I really like this one.

illustration by Michiel van der Borch to Jacob van Maerlant’s Rhimebible
MMW, 10 B 21 folio 9v
Koninklijke Bibliotheek, The Hague, Netherlands
Netherlands (Utrecht), 1332

“Tower of Babel” or “Babel” would be good search terms to use in Bodley and BL. “Building” and “architecture” aren’t bad, but you will get less.

A lot of 12th and 13th century portraiture use architectural elements for framing, like this portrait of King Solomon:


Additional 11639  f. 116
Miscellany of biblical and other texts (‘The Northern French Miscellany’ or earlier ‘the British Museum Miscellany’): including the Pentateuch, Haftarot, Tiqqun Sofrim, Five Scrolls, prayer book for the entire year with Haggadah, legal texts, poetry, calendars, Book of Tobit in Hebrew, etc.
France, N.

The Visconti Hours also has some cool architectural elements to it, but it’s a later period. It’s not tromp, but it’s still more realistic than earlier stuff. It’s not fully digitized online, but you can pick up a facsimile copy (with notes) for fairly cheap.


LF 155, Visconti Hours – The Gates of Gaza
National Library, Florence
Facsimile to purchase: [Abebooks]Facsimile in libraries: [Worldcat]

I hope that helps! Let me know if you need more. 🙂


This Book of Hours has the most peculiar shape: its pages resemble lily leaves (the yellow background is a paper sheet used for contrast).

It was made for king Henry II of France, who used it for private devotion – the Book of Hours contained prayers and other short texts, which were read at set times during the day. 

You can view other pages in more detail here

Medieval shaped books are really nifty!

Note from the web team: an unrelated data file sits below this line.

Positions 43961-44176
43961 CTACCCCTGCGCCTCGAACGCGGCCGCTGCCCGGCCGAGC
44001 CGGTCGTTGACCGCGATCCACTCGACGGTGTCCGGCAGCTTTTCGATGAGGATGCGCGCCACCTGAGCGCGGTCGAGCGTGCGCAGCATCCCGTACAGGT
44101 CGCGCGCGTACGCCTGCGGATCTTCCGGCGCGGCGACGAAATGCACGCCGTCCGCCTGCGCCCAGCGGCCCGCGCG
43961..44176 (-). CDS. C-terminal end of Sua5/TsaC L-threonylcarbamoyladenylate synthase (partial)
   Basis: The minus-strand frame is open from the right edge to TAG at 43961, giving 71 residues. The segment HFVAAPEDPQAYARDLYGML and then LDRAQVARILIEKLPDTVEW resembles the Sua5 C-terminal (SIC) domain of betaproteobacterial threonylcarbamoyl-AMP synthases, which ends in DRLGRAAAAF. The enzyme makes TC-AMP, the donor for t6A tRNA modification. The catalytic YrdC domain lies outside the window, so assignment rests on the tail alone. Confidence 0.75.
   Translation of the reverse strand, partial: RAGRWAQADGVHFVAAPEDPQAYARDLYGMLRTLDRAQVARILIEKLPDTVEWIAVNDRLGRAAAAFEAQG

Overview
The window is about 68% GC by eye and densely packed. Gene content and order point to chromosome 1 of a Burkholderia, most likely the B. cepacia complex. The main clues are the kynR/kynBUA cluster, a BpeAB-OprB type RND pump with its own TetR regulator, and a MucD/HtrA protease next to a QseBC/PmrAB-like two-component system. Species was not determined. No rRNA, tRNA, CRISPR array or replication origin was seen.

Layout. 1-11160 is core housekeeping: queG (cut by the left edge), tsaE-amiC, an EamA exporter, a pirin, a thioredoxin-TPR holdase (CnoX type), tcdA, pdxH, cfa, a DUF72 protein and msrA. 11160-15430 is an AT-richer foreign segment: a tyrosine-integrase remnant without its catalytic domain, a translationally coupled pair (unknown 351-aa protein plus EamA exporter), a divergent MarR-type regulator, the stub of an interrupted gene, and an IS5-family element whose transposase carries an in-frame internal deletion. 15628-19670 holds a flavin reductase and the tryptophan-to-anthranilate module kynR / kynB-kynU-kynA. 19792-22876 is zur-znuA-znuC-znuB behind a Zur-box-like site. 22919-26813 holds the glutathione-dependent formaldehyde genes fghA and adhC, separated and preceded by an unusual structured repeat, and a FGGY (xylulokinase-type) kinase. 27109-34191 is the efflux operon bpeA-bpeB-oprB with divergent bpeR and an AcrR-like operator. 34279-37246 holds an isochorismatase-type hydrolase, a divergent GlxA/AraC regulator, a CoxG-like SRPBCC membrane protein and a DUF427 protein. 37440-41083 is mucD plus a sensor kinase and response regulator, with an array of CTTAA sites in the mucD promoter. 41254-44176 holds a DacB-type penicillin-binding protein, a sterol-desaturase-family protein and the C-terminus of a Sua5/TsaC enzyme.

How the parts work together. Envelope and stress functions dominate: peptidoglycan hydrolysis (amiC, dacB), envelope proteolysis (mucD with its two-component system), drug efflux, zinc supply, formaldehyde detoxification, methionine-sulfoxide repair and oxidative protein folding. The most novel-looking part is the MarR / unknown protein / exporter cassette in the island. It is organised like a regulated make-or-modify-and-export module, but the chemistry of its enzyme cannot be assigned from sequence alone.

Check out this heart-shaped one. 🙂

Chansonnier Cordiforme (1470s), also known as Chasonnier de Jean de Montchenu. “Cordiform” just means “heart-shaped.” This music manuscript was commissioned by canon Jean de Montchenu, later Bishop of Agen (1477) and Bishop of Vivier (1478-1497), in Savoy between 1460 and 1477.
Link to the whole thing (PDF): [Link]Bibliotheque nationale de France catalog record: [Link]You can listen to the music, recorded by Anthony Rooley and the Consort of Musicke in two parts: [Part 1], [Part 2]

Lindisfarne Gospels and Luttrell Psalter

The British Library has a lot of digitized manuscripts online, which is awesome for SCA Scribes. Two of their best known treasures haven’t yet made the move from their old site, “Digitized Manuscripts”, to the new one, “Catalogue of Illuminated Manuscripts” – the Lindisfarne Gospels and the Luttrell Psalter. That’s because the Lindisfarne is a Cotton manuscript and the Luttrell is an Additional, and both of these collections haven’t yet made the transition yet.

The old site (DM) is actually really cool – when you click “View Bindings,” you get a viewer that allows you to page through the digitized manuscript and zoom in on elements. The new site (CIM) only gives you one high-res image and one slightly smaller one (in additional to thumbnails). They do have some detail scans, but it’s not the same (as you can imagine).

Lindisfarne Gospels (Cotton MS Nero D.IV)

[Link]c. 700-3rd quarter 10th Century
Lindisfarne, Northumberland
Eadfirth, Bishop of Lindisfarne (690-721)

Luttrell Psalter (Add MS 42130)

for Sir Geoffrey Luttrell, Irnham, Lincolnshire

You can see the BL’s Access/Reuse/Copyright notes concerning images here: [Link]

Images used in this post are from Wikipedia.